Is plastic a real problem?

Waste plastic in nature has been a big topic of discussion lately. But is it a problem and if so, why? The answer is simple. Yes, waste plastic in nature is a problem! Mostly because of the sheer scale and ever-increasing use of plastic. Every year, 358 million tons of plastic are produced in the world. Of that, about 60 million tonnes is produced in Europe. In comparison, in 1950, about 1.5 million tonnes of plastic were produced in the world.

The production and usage of plastic in the world keeps on increasing.

Half of the plastic becomes trash right away!

About half of all the plastic produced in the world becomes trash almost right away. This is mainly plastic used for packaging. A big share is plastic packaging for food and drink. This would not be a big problem if all of this plastic was recycled. But in Europe, the area in the world where recycling is probably most common, only about one third of the plastic packaging is recycled. The recycling can be in a variety of ways, but only part of the plastic collected goes back into the production cycle. A large part is burnt.

Plastic production is still growing year by year!

Even though plastic production in the world continues to increase, Europe’s share of total production has declined slightly. From 21% in 2011 to 18% in 2017. A large part, 60%, of waste plastic in Europe can be traced to food and drink packaging. Plastic pollution is a global problem because waste plastic released into nature does not respect any man-made borders.

Notkun a plasti í heiminum heldur áfram að aukast. Stór hluti eru einnota umbúðir sem verða strax að rusli. Endurvinnslu er verulega ábótavant.
Plastic trash in nature does not respect man-made borders. Trash on a beach in Ghana.

Plastic film for hay rolls in Iceland is all recycled!

In Iceland, about 13,500 tonnes of plastic packaging are used annually (figures from 2016). Approximately 1,500 tonnes is plastic film for hay rollers, more than 10,000 tonnes are imported packaging and almost 2,000 tonnes are domestic production. According to figures from the Icelandic government, almost all plastic hey roll film from farmers is returned for recycling, but only about a quarter of the other packaging plastic. This exceptionally good return on plastic hay roll film from the Icelandic farmers is very high compared to many other European and western countries.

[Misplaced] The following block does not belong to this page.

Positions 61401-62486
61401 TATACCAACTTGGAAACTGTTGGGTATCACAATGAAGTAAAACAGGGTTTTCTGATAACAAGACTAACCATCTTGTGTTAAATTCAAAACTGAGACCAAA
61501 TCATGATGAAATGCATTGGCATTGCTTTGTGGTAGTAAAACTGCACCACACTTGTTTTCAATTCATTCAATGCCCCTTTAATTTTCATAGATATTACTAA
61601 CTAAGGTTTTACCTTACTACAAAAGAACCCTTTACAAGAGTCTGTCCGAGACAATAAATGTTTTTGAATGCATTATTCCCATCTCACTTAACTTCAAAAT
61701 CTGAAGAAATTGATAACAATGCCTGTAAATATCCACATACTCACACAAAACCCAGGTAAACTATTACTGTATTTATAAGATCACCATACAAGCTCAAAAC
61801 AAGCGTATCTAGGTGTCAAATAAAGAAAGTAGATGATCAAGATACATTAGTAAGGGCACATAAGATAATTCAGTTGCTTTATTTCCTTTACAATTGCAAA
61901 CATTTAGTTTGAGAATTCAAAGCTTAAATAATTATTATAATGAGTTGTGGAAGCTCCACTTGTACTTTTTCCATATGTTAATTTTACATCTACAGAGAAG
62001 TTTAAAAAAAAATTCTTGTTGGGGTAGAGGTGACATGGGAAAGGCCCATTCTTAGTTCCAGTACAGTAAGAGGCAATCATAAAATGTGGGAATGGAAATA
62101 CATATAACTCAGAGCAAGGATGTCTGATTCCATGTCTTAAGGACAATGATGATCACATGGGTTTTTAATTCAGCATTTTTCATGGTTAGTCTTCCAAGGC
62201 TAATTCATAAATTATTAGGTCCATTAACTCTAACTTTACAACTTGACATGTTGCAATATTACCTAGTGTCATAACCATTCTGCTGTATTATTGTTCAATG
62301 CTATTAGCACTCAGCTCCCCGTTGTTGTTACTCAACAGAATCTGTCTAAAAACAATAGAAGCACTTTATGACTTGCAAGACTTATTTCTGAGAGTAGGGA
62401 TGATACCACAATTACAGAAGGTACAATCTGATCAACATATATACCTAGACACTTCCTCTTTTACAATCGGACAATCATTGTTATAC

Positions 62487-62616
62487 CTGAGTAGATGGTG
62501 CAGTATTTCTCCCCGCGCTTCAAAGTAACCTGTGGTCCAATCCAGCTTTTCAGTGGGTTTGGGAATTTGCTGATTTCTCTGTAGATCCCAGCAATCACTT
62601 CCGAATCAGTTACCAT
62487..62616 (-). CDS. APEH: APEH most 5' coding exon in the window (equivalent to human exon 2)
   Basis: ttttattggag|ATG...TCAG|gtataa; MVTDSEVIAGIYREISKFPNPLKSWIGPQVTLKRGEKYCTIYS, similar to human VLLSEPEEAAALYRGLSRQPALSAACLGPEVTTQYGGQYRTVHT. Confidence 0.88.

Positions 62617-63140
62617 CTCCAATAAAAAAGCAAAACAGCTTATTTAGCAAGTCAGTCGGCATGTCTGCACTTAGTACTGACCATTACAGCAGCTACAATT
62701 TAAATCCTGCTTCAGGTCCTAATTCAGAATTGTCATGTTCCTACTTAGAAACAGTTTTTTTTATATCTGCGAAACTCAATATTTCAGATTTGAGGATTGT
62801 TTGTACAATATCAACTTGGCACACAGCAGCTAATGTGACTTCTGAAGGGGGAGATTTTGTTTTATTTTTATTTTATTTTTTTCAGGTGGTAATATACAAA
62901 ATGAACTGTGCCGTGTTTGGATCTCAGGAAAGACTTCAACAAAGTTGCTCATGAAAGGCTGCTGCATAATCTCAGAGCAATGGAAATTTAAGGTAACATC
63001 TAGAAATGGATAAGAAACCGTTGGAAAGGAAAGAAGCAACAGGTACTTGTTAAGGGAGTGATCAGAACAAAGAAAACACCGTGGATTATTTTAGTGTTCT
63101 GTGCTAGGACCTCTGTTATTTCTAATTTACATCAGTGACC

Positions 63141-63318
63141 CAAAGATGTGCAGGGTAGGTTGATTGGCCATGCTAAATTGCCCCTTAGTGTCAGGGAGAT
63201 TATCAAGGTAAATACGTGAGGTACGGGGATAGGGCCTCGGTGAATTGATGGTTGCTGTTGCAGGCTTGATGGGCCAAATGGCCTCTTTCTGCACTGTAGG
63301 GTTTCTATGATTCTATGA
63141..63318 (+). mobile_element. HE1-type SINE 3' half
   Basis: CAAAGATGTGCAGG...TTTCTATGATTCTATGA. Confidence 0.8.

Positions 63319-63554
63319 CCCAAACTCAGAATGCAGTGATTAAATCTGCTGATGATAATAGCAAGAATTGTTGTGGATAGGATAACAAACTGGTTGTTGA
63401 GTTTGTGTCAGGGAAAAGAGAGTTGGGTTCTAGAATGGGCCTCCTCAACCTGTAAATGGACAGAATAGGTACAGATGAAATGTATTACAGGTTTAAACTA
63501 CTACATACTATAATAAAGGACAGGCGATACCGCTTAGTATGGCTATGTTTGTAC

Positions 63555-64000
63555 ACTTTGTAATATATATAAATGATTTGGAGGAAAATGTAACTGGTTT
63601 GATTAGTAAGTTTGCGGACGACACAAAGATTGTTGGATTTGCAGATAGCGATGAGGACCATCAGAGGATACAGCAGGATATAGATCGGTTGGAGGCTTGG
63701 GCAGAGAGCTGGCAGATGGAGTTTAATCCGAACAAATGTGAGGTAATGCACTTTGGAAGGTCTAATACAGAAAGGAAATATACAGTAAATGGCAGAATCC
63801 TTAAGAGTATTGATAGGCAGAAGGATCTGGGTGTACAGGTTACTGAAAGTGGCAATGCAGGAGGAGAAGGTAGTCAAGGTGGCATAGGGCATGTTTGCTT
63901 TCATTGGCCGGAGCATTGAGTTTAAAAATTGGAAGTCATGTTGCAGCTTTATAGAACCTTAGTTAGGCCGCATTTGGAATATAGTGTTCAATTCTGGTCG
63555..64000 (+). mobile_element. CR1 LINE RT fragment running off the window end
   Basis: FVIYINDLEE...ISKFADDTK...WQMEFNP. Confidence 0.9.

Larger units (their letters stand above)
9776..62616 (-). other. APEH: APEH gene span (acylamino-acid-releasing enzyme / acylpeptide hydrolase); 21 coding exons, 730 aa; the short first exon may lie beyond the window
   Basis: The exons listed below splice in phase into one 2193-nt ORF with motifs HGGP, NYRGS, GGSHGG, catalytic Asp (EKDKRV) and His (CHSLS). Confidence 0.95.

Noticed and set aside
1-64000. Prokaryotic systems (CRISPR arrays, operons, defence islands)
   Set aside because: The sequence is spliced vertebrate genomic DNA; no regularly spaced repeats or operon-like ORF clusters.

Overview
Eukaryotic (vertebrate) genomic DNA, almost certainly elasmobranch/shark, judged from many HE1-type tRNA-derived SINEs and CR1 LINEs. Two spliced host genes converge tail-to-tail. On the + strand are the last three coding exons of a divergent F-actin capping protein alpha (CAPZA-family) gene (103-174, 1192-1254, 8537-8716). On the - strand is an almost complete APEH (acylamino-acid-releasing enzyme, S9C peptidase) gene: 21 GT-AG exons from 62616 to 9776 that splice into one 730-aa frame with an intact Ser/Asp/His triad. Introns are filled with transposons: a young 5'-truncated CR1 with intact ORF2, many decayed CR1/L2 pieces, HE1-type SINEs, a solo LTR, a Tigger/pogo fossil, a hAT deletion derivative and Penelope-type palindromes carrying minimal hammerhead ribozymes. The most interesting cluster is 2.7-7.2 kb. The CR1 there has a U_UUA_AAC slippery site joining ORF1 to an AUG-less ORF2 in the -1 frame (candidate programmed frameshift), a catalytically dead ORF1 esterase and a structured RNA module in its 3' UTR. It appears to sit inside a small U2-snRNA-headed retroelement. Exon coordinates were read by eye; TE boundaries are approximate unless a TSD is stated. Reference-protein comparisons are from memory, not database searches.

Almost all plastic hay roll plastic film that Icelandic farmers use, is returned to be recycled.

Plastic becomes trash an pollutes the oceans.

Unfortunately, a large part of packaging plastic, and other plastics, ends up in nature as trash. There it often breaks down into tiny micro-plastics that find their way into living organisms. Part of these plastic fabrics comes from the washing of clothes made from synthetic fabrics. Studies show that micro-plastic particles can be found in drinking water and fish. About 80% of all trash in the ocean is plastic.

Plastic can be useful but the recycling system have get better.

Plastic can be a good material for use in various durable products, but packaging plastic, beverage bottles and disposable plastic utensils cause great pollution. Sometimes it is actually necessary to use plastic for food packaging and its use can reduce the likelihood of food going bad and thus reduce food waste. All this needs to be taken into account when evaluating plastic, if it´s good or bad. Icelandic vegetable farmers have set a good example and are increasingly using herbal plastic which will decompose in nature. For the bad fossil-fuel made plastic, the recycling system needs to be improved and the goal should be that 100% of it is returned to be recycled. And then it needs to be recycled into new usable plastics – not burnt!

Sometimes plastic packaging can prolong the lifetime of food and thereby helped to fight food waste.

Does Iceland want to be a leader in environmental matters?

It is possible to reduce the bad effects of plastics on nature by increasingly using biodegradable plastics derived from plant residues and not oils. Plastic it self may not be the real problem, but rather the overuse of it where other options are available, and of course recycling should be much better than it is now. That should especially be the case in Iceland, who wants to be at the forefront regarding all environmental issues. It is up to us, as consumers, as manufacturers and voters that give power to governments. The governments who formulate policies for society through laws and regulations. It takes real political will and firm action to address the problem of plastic pollution in nature. But it can be done.